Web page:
With the announcement of the Browne Review, a series of student protests and the Government voting to raise the cap on tuition fees to £6,000 at the end of last year, it is not easy to avoid the issue of university funding.
As yet, the full implications are unclear, for Lancaster or any other university. It isn’t known how much funding Lancaster might lose, how high fees will become or how courses and departments will change – if indeed they do. However, the figures suggest that Lancaster University is entering a period of turbulence – “the biggest change any of us in this room will ever see to Higher Education,” as Lancaster’s Vice Chancellor Professor Paul Wellings described it to staff – in a strong financial position.
In November 2010, just after the Browne Review was completed, Wellings gave a presentation to University staff, to reassure and inform them about Lancaster’s financial security given the proposals in the Browne Review and the Comprehensive Spending Review. Speaking to a packed Great Hall, Wellings paid tribute to the University’s financial strategy in recent years.
“We’ve had over the last decade a pretty sharp finance strategy here […] It’s been about making the right sorts of investments,” Wellings said during his presentation. “If we’re in trouble 85% of the sector is in trouble.”
The most frequently quoted measure of success is the University’s surplus – that is, the surplus of income over expenditure. For the financial year 2009-10 it was 4.4% (in real terms a surplus of £4.5m on an income of £177.9m) and has been over 4% for several years, compared to a sector average of 1.7%.
The Vice Chancellor was not the only one to pay testament to Lancaster’s situation. A Universities and Colleges Union (UCU) report, Universities at risk, put Lancaster at low risk of impact from the Browne proposals.
The biggest potential effect of these proposals is an 80% cut in the undergraduate teaching budget. The remaining 20% – around £0.7bn – would be focused on priority subjects: those relating to science, technology, engineering and mathematics (STEM). The gap will be filled by higher tuition fees, as can be seen in the graph below. The flip side is that there are likely to be fewer cuts to research funding than expected, something which will benefit Lancaster.
“As a university we’re very research intensive […] So we’re in a slightly buffered position here because of the research intensity that we have,” Wellings told staff.
Research income at Lancaster has increased by 68% over the last seven years and dependence on HEFCE funding – one of the indicators of a low-risk university in the UCU report – has fallen to 28%. Alongside HEFCE funding, tuition fees make up 28% of income, research grants 16% and ‘other operating income’ 27%. This last figure includes, amongst other things, colleges and residences income and commercial services.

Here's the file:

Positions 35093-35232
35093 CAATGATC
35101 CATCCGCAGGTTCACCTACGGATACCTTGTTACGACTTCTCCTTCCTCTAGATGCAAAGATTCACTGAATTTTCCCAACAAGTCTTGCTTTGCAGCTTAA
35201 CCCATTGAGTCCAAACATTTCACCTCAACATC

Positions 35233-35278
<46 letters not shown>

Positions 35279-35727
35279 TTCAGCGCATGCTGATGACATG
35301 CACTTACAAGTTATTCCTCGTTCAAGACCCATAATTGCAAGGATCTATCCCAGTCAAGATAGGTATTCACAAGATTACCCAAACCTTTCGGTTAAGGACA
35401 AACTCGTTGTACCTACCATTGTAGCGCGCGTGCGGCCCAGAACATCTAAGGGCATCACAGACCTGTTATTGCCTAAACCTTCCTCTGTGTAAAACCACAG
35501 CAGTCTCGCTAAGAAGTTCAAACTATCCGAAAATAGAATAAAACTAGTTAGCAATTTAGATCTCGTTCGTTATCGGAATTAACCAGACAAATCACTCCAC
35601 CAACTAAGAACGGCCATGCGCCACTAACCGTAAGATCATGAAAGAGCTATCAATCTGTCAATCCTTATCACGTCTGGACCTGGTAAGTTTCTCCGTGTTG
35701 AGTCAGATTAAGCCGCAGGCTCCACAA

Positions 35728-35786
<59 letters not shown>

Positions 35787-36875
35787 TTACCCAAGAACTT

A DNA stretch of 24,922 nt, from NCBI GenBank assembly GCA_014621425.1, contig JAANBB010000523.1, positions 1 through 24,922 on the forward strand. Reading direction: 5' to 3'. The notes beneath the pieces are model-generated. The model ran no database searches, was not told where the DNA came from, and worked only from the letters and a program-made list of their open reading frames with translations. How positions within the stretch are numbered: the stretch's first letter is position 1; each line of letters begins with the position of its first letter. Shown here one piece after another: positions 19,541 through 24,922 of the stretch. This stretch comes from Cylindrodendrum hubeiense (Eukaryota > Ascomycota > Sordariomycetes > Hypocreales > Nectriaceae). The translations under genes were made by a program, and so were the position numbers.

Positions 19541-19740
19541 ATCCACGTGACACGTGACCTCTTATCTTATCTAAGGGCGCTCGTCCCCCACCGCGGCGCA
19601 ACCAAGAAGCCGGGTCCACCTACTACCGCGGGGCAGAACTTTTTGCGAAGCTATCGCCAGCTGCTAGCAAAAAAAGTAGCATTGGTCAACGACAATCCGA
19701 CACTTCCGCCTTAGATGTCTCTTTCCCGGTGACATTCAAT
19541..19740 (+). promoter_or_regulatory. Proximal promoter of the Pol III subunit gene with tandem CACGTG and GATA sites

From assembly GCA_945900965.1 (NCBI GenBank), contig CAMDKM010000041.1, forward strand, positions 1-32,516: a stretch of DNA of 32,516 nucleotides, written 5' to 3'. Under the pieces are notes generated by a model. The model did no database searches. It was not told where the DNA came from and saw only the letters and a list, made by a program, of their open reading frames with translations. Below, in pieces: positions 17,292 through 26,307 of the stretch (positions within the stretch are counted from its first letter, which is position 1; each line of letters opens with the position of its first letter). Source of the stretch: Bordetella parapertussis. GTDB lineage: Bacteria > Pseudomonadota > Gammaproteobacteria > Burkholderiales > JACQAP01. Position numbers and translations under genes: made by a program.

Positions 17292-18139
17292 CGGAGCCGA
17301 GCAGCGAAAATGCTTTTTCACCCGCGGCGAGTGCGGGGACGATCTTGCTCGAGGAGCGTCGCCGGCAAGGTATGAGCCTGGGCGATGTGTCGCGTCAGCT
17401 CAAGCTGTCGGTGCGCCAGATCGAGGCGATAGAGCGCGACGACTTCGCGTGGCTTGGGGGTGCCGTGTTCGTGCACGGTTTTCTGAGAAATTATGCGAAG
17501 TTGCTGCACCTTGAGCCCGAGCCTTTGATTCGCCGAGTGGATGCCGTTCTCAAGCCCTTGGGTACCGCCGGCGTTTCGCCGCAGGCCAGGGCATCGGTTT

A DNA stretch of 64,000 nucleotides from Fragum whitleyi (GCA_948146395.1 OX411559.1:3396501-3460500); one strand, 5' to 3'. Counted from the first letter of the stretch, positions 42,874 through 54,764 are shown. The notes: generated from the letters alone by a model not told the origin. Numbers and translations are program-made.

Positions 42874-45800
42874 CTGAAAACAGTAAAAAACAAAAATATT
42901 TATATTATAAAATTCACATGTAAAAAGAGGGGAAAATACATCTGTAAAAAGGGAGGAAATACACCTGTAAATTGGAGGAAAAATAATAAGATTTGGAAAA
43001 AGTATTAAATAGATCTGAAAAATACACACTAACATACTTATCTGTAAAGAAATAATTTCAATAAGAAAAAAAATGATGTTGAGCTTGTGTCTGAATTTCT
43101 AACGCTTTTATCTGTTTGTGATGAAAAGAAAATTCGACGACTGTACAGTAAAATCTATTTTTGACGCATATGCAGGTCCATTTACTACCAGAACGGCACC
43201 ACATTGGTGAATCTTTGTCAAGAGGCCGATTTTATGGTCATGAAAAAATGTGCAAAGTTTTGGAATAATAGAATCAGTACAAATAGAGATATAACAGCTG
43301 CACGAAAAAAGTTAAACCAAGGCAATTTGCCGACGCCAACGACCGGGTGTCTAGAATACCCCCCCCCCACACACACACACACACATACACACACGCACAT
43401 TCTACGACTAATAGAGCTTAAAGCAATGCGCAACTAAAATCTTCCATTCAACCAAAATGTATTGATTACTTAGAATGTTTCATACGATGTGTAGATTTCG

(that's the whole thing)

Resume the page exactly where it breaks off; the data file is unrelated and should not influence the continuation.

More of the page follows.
On an operational level, staff costs are by far the largest area of expenditure – £99.9m in 2009-10. As with the surplus, the University has a target covering this: to keep payroll costs at less than 60% of total expenditure. (For last year they were 58.4%.) Broken down by activity, the biggest expenditures are on academic departments (£95.4m), Central Services (£30.7m) and Facilities (£15.1m).
In terms of the effect of income and expenditure on students, SCAN’s survey suggests some students feel that University management are primarily concerned with keeping up appearances. There have been significant cuts to student services recently, the most prominent being the closure of the Nurse Unit and the SLDC (see below).
In a statement on behalf of senior management and the Finance Department Professor Wellings said: “In the first part of 2011 individual universities will hear about the resource allocations. Once Lancaster University has its grant letter we will trigger the cycle of events relating to fee setting. There are no proposed changes to our normal processes.”
With regards to possible increased investment in student services following increased fees, he added: “The finance strategy is well established and already sets aside recurrent resources for a broad range of activities, including many relating to the student experience. The capital programme has also prioritised many aspects of student life on-campus.”